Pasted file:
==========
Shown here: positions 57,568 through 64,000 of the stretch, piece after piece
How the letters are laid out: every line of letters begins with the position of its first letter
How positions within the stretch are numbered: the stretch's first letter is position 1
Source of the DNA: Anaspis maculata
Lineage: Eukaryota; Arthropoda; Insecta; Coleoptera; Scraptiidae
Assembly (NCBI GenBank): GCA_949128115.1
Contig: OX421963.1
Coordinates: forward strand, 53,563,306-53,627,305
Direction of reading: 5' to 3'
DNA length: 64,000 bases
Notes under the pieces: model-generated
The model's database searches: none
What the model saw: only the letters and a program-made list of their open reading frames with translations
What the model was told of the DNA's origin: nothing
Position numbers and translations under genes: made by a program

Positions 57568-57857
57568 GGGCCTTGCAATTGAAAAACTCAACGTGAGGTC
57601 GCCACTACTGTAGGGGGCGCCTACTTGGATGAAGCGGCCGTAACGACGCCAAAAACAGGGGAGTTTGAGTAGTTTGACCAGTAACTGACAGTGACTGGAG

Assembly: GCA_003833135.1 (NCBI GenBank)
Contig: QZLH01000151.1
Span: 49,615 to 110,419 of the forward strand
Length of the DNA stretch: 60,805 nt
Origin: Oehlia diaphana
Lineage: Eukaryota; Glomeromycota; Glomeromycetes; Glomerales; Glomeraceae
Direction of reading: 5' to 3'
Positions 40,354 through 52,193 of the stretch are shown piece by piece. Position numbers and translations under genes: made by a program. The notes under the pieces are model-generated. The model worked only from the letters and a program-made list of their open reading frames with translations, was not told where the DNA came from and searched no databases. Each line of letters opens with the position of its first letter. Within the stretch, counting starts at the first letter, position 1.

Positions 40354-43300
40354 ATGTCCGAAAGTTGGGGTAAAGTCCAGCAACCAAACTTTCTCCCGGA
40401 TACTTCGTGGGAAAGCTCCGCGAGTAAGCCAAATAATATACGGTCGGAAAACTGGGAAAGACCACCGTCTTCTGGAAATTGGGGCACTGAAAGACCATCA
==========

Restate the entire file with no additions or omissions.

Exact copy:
Shown here: positions 57,568 through 64,000 of the stretch, piece after piece
How the letters are laid out: every line of letters begins with the position of its first letter
How positions within the stretch are numbered: the stretch's first letter is position 1
Source of the DNA: Anaspis maculata
Lineage: Eukaryota; Arthropoda; Insecta; Coleoptera; Scraptiidae
Assembly (NCBI GenBank): GCA_949128115.1
Contig: OX421963.1
Coordinates: forward strand, 53,563,306-53,627,305
Direction of reading: 5' to 3'
DNA length: 64,000 bases
Notes under the pieces: model-generated
The model's database searches: none
What the model saw: only the letters and a program-made list of their open reading frames with translations
What the model was told of the DNA's origin: nothing
Position numbers and translations under genes: made by a program

Positions 57568-57857
57568 GGGCCTTGCAATTGAAAAACTCAACGTGAGGTC
57601 GCCACTACTGTAGGGGGCGCCTACTTGGATGAAGCGGCCGTAACGACGCCAAAAACAGGGGAGTTTGAGTAGTTTGACCAGTAACTGACAGTGACTGGAG

Assembly: GCA_003833135.1 (NCBI GenBank)
Contig: QZLH01000151.1
Span: 49,615 to 110,419 of the forward strand
Length of the DNA stretch: 60,805 nt
Origin: Oehlia diaphana
Lineage: Eukaryota; Glomeromycota; Glomeromycetes; Glomerales; Glomeraceae
Direction of reading: 5' to 3'
Positions 40,354 through 52,193 of the stretch are shown piece by piece. Position numbers and translations under genes: made by a program. The notes under the pieces are model-generated. The model worked only from the letters and a program-made list of their open reading frames with translations, was not told where the DNA came from and searched no databases. Each line of letters opens with the position of its first letter. Within the stretch, counting starts at the first letter, position 1.

Positions 40354-43300
40354 ATGTCCGAAAGTTGGGGTAAAGTCCAGCAACCAAACTTTCTCCCGGA
40401 TACTTCGTGGGAAAGCTCCGCGAGTAAGCCAAATAATATACGGTCGGAAAACTGGGAAAGACCACCGTCTTCTGGAAATTGGGGCACTGAAAGACCATCA